Nisichawayasihk Cree blockade Wuskwatim Hydroelectric dam for jobs, Canada, 2009

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Time Period:  
13 August
16 August
Location and Goals
Location City/State/Province: 
Nisichawayasihk Cree Nation, Manitoba
Location Description: 
Nothern Manitoba reserve near Nelson House , Manitoba and Thompson, Manitoba
Increased employment in relation to an agreement with Manitoba Hydro and the Nisichawayasihk Cree Nation, which the protest group claimed was not honoured.

In Canada, there are many First Nations groups with unique languages and cultures. One of those is the Cree nation, who speak Cree and are accustomed to Cree social norms within Canada. Manitoba, a central Canadian province, has a large indigenous popular with high unemployment.

In August of 2009 a group of Nisichawayashich Cree people from a remote area in the northern region of the Manitoba blockaded an access road to the construction site of the Wuskwatim hydroelectric dam. The blockade limited workers and services from entering or leaving the site. The activists wanted more jobs to be awarded to Nisichawayashich Cree workers.

Manitoba Hydro had proposed to build the dam on the Burntwood River near the Taskinigup Falls, with the support of the surrounding communities and the local band of Nisichawayashich. Only 8% of the local band members voted against the arrangement. The energy company expected guaranteed returns on their long-term investment.

The protesters set up the blockade on August 13, 2009. They hoped to reduce and eventually stop any traffic commuting to and from the site, preventing 800 workers from being unable to leave the site for the duration of the protest. Although Royal Canadian Mounted Police were on the scene they did not intervene. The protest remained peaceful and nonviolent.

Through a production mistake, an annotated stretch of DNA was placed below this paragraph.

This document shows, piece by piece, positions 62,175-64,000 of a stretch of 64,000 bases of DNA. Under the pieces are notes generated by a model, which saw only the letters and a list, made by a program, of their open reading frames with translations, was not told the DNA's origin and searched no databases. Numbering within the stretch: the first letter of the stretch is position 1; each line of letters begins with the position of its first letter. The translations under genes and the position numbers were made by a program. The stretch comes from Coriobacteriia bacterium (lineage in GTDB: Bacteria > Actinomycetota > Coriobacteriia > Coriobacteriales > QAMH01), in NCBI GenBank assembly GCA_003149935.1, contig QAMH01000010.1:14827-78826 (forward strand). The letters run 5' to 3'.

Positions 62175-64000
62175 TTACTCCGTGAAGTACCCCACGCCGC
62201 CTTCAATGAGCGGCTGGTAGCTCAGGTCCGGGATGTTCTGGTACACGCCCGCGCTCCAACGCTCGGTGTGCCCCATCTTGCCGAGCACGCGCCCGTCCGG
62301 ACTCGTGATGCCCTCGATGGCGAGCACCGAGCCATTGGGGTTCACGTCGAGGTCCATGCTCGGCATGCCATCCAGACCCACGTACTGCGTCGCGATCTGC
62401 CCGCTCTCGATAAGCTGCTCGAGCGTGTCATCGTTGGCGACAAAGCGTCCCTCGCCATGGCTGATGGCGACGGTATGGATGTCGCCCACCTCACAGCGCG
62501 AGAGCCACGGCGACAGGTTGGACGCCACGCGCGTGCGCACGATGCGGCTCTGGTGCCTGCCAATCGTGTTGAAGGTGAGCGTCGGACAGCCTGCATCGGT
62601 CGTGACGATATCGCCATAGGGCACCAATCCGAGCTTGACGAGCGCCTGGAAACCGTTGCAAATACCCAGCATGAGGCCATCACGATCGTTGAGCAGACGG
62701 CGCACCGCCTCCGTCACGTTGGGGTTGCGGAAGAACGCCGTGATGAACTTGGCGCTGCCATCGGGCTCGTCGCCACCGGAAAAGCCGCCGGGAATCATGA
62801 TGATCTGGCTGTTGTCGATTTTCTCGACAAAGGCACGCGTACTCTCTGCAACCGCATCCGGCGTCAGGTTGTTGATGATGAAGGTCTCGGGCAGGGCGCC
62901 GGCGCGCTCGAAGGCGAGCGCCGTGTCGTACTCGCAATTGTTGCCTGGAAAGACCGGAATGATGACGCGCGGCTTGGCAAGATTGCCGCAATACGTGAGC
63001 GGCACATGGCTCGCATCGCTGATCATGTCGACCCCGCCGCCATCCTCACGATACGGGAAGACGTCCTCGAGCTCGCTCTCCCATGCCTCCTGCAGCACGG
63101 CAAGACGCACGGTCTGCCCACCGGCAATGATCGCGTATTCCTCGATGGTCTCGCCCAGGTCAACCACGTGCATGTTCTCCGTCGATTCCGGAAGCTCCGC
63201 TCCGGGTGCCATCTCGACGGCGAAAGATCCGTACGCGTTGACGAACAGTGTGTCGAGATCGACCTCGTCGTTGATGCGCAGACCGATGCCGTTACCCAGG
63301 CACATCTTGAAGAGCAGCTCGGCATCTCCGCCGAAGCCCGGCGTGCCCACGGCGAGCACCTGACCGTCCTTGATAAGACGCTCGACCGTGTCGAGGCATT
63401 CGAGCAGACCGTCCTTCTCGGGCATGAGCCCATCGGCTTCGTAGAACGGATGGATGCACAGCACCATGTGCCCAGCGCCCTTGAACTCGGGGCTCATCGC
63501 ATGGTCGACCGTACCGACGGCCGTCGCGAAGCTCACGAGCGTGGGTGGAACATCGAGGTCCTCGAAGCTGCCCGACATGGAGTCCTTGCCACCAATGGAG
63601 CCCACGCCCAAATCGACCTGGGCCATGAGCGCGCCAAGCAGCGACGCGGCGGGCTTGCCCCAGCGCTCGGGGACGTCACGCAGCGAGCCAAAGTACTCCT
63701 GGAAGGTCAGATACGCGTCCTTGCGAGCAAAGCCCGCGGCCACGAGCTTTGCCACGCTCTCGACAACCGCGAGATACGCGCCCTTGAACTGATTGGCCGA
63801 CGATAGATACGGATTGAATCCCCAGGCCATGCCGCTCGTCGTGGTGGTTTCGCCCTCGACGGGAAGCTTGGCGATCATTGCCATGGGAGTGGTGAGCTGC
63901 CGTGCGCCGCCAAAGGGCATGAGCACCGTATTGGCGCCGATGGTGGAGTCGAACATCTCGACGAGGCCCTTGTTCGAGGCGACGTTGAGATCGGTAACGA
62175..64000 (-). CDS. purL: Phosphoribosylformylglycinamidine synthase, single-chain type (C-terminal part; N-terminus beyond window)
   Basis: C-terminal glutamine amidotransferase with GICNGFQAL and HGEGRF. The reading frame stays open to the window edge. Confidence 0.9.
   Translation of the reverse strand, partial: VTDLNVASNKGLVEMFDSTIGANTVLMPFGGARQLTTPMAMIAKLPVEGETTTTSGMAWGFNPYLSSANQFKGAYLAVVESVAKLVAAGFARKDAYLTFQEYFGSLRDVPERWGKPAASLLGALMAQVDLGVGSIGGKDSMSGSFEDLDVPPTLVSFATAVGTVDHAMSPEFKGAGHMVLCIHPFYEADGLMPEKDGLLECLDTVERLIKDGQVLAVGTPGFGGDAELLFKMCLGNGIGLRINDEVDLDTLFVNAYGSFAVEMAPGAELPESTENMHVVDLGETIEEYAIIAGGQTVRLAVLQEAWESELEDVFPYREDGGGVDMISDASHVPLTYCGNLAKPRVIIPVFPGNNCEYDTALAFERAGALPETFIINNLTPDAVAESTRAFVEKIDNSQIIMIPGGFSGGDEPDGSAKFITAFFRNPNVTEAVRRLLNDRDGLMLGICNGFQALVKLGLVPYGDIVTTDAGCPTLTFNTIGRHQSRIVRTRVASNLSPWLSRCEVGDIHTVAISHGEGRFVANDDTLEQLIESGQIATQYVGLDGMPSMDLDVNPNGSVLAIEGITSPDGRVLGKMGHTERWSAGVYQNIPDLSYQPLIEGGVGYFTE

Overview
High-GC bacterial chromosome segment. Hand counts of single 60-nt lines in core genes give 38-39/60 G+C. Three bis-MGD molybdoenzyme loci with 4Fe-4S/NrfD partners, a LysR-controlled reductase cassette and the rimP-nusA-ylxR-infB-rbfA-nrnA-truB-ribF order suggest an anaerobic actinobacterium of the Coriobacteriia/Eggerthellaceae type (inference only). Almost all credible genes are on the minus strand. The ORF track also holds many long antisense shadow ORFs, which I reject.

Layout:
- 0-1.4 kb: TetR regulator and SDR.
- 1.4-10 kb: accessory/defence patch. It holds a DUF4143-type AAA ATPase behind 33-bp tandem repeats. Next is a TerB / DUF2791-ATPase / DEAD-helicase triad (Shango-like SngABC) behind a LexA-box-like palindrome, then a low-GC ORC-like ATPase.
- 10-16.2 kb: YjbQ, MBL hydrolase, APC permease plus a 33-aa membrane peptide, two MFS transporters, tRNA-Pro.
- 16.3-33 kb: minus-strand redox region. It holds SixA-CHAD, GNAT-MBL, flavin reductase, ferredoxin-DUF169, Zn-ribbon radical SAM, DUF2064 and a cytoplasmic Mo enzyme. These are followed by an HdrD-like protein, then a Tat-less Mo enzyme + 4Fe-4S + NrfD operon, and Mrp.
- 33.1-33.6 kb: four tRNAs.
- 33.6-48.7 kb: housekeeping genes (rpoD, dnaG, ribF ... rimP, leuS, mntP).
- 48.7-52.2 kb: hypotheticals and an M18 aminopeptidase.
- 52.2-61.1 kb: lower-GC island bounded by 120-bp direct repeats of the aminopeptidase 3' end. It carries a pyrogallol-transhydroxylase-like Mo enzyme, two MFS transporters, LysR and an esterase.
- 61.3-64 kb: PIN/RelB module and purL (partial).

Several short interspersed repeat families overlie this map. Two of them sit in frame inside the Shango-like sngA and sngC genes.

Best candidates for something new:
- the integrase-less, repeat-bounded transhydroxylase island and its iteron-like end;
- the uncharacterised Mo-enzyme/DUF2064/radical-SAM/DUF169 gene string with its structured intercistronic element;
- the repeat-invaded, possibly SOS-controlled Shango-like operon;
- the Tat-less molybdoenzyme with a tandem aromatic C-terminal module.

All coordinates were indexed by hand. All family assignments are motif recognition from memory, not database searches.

The Nisichawayashich chief and tribal council said they had not sanctioned the blockade, that the agreement was to hire aboriginals in the region, not only members of Nisichawayashich, and that the agreement was for land usage rather than just resident specific employment.

The blockade continued for 3 days, hindering the movements of workers on the site, as well as material into the work area. The protesters were willing to negotiate. A court injunction was issued to end the blockade.

Manitoba Hydro staff and band members with Ron Evans, the grand Chief of Manitoba at the time, came to an agreement with the protesters to dismantle the blockade. The protesters removed the blockade while Manitoba Hydro continued hiring the way they had been initially, developing an apprenticeship program that included Nisichawayashich band members. Manitoba Hydro eventually hired a total of 2000 aboriginals from the region, 579 of them being qualified workers from the Nisichawayashich Cree Nation.

Research Notes
Byrne, Chris “Native protesters blockade Manitoba dam project” CBC News Manitoba.” 14, August, 2009 online: 14 February 2012 <>, “Wuskwatim dam protesters end blockade” CBC News Manitoba. 16 August 2009 online: 21 February 2012. <>

Manitoba Wildlands, “Wuskwatim Projects” Manitoba Wildlands, 17 February, 2012 online: 21 February 2012 <>

NCN, “NCN Citizens Installing Wuskwatim Turbines and Generators” Nisichawayasihk Cree Nation News release, 2012 online: 27 February 2012

Santin, Aldo “No plans for RCMP to intervene in Wuskwatim dam blockade” Winnipeg Free Press – Online Edition, 14 August 2009, online: 14 February 2012 < Protestors-maintain-blockade-on-Hwy-391-53222322.html >

Name of researcher, and date dd/mm/yyyy: 
Brett Ducharme, 22/02/2012